Understanding your contract before taking action includes making sure you’ve held up your end of the contract! You don’t want the tenants to be able to come back and say you also broke it.
3. Send a Proper Eviction Notice
So it comes time to send the eviction notice. Did you know there are different kinds of eviction notices? Make sure to understand which type is right in your case.
If you’re evicting for failure to pay rent, you’ll use the “summary” eviction process. That involves suing the tenant and serving a “pay rent or quit” notice.
The first type is a notice to pay rent or quit (vacate). That’s for tenants who have thus far upheld their contract besides paying rent. You’re giving them a chance to do so before making eviction mandatory.
This is a five day notice, which makes it faster than the residential eviction process. So the legal process is quicker for commercial landlords in this case!
The second is a notice to comply or quit. This is for tenants who are violating the lease terms in some way. Again, they have a chance to change things before getting evicted.
The third type is a notice to quit. This tells the tenants that they must move out and there’s nothing they can do (at this point) to change that.
Yes, these are all legal in commercial renting! The process is just a little different between commercial and residential.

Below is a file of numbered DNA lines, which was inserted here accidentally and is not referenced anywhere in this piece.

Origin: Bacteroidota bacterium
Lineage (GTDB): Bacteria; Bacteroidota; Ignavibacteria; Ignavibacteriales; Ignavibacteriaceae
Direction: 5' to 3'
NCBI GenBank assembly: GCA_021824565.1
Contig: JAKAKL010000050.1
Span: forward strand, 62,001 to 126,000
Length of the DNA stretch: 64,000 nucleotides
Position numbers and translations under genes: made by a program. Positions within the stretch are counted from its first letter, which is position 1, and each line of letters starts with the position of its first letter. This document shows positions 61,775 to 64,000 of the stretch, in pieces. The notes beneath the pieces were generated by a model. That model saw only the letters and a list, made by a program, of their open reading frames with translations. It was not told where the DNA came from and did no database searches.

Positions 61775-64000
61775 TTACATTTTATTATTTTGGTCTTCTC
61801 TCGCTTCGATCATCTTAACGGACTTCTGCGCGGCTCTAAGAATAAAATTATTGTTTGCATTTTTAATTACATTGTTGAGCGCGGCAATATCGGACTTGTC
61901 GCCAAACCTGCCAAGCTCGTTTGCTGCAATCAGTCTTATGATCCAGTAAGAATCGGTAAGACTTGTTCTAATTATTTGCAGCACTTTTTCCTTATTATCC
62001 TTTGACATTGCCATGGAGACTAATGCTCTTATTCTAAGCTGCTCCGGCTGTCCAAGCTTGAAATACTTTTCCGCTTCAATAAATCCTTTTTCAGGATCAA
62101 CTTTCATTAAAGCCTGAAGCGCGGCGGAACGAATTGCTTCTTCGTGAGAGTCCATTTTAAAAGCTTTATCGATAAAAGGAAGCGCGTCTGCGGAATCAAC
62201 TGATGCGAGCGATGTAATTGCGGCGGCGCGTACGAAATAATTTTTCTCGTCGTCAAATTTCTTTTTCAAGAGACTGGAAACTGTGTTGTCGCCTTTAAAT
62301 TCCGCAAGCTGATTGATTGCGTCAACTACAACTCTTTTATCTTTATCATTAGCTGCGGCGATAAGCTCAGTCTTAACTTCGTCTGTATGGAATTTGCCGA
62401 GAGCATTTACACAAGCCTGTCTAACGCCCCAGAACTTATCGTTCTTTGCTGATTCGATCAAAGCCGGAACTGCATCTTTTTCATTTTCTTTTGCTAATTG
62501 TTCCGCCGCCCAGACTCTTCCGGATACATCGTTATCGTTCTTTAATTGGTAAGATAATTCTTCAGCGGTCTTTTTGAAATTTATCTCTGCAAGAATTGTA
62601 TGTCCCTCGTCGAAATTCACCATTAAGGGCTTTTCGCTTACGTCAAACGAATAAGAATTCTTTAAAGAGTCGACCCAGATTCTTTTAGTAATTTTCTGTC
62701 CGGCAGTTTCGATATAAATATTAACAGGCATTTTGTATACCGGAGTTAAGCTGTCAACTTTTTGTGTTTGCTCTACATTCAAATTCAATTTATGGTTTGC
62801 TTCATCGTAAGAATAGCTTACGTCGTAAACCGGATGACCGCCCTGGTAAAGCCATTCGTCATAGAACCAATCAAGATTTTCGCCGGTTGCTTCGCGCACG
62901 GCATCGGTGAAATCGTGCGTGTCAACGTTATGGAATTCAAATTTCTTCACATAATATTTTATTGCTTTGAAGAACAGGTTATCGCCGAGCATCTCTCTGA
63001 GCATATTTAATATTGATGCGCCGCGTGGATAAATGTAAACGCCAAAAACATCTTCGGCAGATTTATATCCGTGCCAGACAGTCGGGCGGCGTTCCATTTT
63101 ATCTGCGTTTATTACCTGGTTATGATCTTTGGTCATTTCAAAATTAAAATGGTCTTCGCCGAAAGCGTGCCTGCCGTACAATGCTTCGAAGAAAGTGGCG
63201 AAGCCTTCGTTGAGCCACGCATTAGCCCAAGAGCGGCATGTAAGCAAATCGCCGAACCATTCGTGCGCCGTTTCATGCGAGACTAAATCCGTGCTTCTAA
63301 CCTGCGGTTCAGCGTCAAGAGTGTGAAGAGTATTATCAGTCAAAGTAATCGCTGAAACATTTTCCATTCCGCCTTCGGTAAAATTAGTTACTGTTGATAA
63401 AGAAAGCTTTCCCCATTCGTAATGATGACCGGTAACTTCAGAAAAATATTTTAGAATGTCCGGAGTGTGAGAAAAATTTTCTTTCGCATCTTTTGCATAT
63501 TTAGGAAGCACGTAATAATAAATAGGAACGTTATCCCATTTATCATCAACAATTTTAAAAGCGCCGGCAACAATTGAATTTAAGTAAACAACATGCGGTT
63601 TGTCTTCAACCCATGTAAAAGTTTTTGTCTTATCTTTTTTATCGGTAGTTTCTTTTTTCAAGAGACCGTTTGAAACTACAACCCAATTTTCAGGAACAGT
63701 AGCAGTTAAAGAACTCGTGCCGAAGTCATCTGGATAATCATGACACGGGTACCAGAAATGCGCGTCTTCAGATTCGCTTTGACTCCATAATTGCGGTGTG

With commercial tenant eviction, the most common term is a three-day notice. That’s vastly different from residential, which requires anywhere from seven to thirty days.
4. Involve the Court If Necessary
“Eviction” is technically a legal process.
Sometimes you can get away with not involving the courts — that can happen if your tenants promptly pay rent after you send the five-day notice.
Those tenants generally leave in the allocated time to avoid having to go to court, paying court fees, and getting a judgment. Especially business owners with good credit and history.
If the tenants are being served a notice for anything other than failure to pay rent, then you must file an eviction case. If this is the situation you find yourself in, consider talking to a commercial litigation lawyer.
They can help you fully understand your state’s laws, what your contract allows and guarantees you, and how exactly to go about the commercial eviction case process in court. Check out our page about commercial tenant eviction for more information.
Save Yourself Time, Energy, and Money: Understand Successful, Legal Tenant Eviction
Don’t be in the dark when it comes to a successful, legal commercial tenant eviction. Some states will work for you, some states are harder: make sure to know which ones you own commercial rental property in!
Fully understand your contract and its legality, know what kind of eviction notice will work for you, and get comfortable with the idea of involving the courts when required. Being a successful, law-abiding landlord and property manager requires knowledge, commitment, and continuous education.
Don’t hesitate to reach out for that education and knowledge. We can answer your questions and help you understand everything involved.
Contact us with questions, inquiries, to talk with an attorney, or for more information.